‘The Truth’ Can Be a Little Quirky

I’ve just asked Aaron Burnie to describe his band’s music, and at first his answer seems puzzling: “It’s like asking your grandfather to tell you about how much he loves your grandmother … They’ve been together so long and of course he loves her, but when put to the question he just responds, ‘Oh, you know, she’s a good woman’.”

It’s a response that should have me scratching my head. But I’m not. I get it. I’m just not sure why.

Such is the appeal of Three Chords and the Truth, a two-piece outfit out of Dawson City, featuring Burnie and bandmate Jonathan Ostrander, who will soon be taking the stage at Frostbite.

But, don’t let the cryptic simile fool you.

Three Chords and the Truth are not out to confound you. In fact, Burnie seems equally comfortable with “Quirky, folky” when I tell him that’s how someone else described them.

The truth about “The Truth” lies somewhere in-between.

In a Yukon landscape that is threatening to reach the saturation point when it comes to quirky folk music, Burnie and Ostrander have endeared themselves to Dawson audiences and points south by combining strong musicianship and affecting lyrics with a healthy dose of foot stomping “Yo! Barkeep …” good times thrown in for good measure.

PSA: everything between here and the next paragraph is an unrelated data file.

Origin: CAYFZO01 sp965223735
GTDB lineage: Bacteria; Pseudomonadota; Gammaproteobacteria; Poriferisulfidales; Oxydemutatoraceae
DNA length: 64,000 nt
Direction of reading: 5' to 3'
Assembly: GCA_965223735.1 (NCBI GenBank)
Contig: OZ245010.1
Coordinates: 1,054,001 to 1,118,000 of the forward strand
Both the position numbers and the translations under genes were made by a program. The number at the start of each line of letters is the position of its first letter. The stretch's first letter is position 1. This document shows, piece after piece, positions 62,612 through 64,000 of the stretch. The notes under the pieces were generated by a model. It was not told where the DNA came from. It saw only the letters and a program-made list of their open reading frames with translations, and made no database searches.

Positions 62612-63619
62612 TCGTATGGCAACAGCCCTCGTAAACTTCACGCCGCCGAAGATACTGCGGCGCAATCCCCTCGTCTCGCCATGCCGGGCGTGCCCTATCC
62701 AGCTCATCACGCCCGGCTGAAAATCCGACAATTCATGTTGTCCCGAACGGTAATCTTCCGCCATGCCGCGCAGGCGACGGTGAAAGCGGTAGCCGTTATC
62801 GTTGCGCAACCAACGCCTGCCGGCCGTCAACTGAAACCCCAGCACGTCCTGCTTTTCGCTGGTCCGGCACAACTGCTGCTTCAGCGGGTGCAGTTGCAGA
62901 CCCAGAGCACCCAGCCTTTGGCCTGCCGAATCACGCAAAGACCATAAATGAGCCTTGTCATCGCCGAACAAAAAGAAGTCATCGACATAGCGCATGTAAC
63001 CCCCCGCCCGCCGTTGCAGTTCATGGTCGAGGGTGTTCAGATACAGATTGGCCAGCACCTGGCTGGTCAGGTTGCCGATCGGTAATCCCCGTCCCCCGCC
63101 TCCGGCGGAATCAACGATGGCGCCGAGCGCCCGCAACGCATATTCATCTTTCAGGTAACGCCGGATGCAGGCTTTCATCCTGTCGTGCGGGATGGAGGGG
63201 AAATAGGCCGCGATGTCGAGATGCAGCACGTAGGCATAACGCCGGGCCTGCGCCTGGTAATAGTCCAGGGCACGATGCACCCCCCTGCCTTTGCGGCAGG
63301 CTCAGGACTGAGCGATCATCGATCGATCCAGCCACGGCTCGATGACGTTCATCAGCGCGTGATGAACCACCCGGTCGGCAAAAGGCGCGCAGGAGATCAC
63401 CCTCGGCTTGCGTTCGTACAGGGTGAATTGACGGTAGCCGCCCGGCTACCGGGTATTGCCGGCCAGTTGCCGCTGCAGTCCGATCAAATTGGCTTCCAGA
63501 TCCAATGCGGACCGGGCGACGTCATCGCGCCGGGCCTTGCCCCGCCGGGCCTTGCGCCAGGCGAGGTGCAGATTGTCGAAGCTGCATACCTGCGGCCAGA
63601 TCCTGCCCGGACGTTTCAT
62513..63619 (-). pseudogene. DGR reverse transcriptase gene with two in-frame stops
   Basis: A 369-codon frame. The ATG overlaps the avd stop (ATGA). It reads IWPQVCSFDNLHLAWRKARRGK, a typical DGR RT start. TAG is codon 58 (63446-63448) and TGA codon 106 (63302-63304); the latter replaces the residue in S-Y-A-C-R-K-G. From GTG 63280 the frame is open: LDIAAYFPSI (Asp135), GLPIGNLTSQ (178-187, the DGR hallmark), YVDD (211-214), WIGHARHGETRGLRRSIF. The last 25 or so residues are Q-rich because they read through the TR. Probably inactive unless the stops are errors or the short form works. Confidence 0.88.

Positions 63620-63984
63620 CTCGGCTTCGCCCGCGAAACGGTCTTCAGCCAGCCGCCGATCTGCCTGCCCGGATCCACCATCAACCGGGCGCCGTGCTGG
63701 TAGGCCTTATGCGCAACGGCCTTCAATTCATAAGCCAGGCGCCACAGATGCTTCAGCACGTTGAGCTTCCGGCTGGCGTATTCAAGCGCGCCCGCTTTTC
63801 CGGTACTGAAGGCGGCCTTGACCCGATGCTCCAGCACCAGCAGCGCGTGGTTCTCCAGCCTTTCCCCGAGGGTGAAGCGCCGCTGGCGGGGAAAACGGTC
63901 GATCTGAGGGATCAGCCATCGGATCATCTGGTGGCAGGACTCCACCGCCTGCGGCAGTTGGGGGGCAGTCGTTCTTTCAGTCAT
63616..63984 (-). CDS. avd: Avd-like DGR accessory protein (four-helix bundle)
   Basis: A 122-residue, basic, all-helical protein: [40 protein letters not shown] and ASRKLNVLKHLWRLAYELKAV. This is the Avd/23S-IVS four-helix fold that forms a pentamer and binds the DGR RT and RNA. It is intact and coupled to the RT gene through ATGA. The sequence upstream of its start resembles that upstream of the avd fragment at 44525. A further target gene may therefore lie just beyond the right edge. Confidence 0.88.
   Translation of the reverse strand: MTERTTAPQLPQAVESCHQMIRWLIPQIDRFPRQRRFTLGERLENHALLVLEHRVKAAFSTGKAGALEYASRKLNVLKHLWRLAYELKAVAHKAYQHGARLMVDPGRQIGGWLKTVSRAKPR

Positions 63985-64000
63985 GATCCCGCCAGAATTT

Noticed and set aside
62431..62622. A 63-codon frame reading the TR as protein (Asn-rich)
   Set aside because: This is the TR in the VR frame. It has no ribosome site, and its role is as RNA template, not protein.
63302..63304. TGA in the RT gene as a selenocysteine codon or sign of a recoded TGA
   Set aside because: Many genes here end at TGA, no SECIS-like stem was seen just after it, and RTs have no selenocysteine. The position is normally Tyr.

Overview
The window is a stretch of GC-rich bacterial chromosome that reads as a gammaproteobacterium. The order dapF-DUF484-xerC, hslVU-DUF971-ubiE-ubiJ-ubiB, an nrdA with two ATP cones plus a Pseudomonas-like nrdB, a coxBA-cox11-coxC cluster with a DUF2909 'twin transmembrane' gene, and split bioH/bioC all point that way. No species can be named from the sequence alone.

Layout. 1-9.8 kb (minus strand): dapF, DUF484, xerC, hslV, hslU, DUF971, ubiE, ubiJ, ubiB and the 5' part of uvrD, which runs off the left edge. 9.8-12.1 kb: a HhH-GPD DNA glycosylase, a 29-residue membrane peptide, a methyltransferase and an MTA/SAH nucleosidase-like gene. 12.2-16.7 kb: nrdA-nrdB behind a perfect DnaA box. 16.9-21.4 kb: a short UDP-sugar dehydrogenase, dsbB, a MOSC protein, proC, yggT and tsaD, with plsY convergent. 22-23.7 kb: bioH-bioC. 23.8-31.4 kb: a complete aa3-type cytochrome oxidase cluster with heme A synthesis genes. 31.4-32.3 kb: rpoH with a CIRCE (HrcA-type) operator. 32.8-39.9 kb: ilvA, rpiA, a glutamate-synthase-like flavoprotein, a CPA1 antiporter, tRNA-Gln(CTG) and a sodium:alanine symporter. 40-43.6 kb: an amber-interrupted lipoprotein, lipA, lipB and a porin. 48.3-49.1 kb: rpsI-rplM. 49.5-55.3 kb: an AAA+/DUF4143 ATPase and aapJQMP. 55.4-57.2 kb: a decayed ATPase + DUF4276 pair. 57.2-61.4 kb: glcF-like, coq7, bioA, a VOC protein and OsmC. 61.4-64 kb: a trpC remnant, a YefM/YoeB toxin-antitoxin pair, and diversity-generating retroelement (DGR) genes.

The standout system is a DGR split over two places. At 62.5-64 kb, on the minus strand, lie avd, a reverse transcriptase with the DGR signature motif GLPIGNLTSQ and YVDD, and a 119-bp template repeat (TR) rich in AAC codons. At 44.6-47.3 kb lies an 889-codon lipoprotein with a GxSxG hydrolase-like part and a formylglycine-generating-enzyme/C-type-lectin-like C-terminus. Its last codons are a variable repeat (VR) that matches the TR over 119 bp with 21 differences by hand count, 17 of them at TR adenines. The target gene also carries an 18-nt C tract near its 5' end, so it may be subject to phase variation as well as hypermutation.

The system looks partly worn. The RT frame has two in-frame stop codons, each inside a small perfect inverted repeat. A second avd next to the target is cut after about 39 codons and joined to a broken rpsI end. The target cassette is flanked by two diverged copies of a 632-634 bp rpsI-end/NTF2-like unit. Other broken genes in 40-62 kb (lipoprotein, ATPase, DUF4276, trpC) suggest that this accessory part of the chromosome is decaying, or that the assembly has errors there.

The result is something the listener can connect with.

With Burnie’s capable hands coaxing sounds from the banjo, autoharp, fiddle and even a saw, and Ostrander delicately filling in the gaps on guitar and harmonica, the band layers vocal harmonies on lyrics that cut to the heart of the matter.

In Silver Dagger, they persuade, “Oh, Katie dear, go ask your papa if you could be a bride of mine. If he says ‘yes’, come back and tell me. If he says ‘no’, we’ll run away.” Simple, direct and eminently listenable.

Among a growing catalogue of originals, the band has nurtured a soft spot for traditional folk ballads that they adapt to suit their preferred cadence and requisite quirkiness. At 29 and 25 years of age, respectively, Burnie and Ostrander can hardly be described as grizzled folk balladeers, but they make no apologies for producing music that hearkens to an earlier era.

“Just call us ‘old souls’.” explains Burnie. “I like to think of folk music as being universal and not restricted to age, and I guess we’re trying to prove that …

“The stories in folk music relate to anyone, regardless of age.”

As for influences, Burnie balks at dropping the names of folk big-hitters and looks, instead, to their surroundings: The North, Dawson City and it’s indomitable spirit … their adopted close-knit community is where they draw their inspiration from.

It’s also where they draw their motivation: “The best thing about being a band in Dawson is supplying good times for our community.

“It’s a sense of place that keeps me here,” Burnie asserts.

As for the worst thing about being a band in Dawson, Burnie points to the challenges of trying to expose themselves and gain a wider audience. With their debut CD set to drop this spring and a prime Friday-night slot at Frostbite, Three Chords and the Truth can expect to win over a few more believers soon with their foot-stomping, sentimental, folky quirkiness.

Check www.frostbitefest.ca for show times and ticket information.

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